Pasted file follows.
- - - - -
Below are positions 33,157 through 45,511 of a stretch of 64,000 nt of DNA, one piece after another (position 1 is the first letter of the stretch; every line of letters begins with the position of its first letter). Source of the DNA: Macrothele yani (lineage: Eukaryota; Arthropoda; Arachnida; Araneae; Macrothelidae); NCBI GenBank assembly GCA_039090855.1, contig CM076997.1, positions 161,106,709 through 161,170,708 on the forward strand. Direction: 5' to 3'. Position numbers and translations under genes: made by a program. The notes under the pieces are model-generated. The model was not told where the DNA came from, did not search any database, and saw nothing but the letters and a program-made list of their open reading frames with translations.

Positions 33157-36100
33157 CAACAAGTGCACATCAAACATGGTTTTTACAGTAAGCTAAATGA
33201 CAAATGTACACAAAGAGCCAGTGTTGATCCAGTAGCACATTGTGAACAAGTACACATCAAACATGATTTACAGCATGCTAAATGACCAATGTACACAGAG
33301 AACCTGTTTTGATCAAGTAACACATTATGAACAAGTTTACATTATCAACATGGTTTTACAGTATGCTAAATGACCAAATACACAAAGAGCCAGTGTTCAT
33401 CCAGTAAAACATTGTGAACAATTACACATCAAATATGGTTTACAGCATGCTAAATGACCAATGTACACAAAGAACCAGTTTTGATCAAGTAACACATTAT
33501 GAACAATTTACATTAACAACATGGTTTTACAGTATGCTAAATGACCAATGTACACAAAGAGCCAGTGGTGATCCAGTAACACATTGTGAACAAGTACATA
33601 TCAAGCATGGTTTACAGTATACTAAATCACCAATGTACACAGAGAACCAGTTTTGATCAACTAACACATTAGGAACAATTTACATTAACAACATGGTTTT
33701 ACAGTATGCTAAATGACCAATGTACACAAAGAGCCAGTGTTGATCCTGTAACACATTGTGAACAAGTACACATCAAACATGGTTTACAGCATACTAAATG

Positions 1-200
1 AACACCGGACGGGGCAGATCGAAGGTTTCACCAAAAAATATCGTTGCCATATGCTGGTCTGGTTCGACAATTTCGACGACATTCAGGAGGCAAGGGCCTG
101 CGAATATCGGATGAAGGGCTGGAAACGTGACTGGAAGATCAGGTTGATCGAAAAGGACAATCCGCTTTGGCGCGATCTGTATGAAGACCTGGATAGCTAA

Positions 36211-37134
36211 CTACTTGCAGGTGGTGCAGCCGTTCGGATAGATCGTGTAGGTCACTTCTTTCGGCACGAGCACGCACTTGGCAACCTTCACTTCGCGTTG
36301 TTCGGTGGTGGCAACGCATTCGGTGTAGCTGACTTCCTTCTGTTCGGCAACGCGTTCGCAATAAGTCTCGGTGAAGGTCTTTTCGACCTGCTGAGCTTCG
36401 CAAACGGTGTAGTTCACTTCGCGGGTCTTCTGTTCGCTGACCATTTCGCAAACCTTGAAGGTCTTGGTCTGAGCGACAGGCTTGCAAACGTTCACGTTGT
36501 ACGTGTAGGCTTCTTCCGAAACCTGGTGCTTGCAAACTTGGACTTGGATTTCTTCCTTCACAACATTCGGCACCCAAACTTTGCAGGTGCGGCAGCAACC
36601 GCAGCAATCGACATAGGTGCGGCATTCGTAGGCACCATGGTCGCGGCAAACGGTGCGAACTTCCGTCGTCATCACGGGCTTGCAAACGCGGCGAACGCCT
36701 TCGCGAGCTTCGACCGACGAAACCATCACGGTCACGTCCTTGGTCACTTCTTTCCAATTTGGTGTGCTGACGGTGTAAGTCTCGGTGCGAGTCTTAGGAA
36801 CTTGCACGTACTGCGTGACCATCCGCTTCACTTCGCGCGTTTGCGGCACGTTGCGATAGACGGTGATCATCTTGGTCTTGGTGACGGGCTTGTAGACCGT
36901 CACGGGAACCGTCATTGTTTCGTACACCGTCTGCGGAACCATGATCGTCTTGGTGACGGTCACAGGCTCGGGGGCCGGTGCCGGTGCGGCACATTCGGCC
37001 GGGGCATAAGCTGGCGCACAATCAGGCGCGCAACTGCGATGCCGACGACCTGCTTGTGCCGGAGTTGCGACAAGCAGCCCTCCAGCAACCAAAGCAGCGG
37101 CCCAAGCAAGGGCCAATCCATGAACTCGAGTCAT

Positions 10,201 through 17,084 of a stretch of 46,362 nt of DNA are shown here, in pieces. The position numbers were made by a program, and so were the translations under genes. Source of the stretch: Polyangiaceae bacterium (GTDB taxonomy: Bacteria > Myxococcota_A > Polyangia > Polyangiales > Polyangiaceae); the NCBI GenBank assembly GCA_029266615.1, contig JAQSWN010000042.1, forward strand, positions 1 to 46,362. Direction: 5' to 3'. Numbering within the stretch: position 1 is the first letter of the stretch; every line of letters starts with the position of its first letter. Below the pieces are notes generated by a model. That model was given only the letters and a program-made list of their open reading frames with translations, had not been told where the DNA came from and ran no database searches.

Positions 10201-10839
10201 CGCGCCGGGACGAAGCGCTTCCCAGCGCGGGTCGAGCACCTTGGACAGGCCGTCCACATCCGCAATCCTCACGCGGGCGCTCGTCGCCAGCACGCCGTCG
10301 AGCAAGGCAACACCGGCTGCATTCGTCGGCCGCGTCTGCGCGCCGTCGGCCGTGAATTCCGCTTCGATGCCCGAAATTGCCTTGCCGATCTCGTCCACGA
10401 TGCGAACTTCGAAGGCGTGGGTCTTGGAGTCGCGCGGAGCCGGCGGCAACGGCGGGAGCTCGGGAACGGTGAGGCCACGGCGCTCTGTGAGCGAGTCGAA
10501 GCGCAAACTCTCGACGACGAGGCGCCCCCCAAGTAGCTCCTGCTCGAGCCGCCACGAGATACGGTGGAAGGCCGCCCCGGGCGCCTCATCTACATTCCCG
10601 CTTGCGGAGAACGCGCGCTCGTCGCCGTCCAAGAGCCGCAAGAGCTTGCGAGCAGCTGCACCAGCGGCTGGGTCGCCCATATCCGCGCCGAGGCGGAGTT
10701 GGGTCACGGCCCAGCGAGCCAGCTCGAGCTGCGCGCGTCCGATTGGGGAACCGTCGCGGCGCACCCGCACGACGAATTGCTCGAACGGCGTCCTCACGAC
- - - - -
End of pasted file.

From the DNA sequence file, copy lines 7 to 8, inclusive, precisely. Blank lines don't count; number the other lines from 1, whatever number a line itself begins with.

33501 GAACAATTTACATTAACAACATGGTTTTACAGTATGCTAAATGACCAATGTACACAAAGAGCCAGTGGTGATCCAGTAACACATTGTGAACAAGTACATA
33601 TCAAGCATGGTTTACAGTATACTAAATCACCAATGTACACAGAGAACCAGTTTTGATCAACTAACACATTAGGAACAATTTACATTAACAACATGGTTTT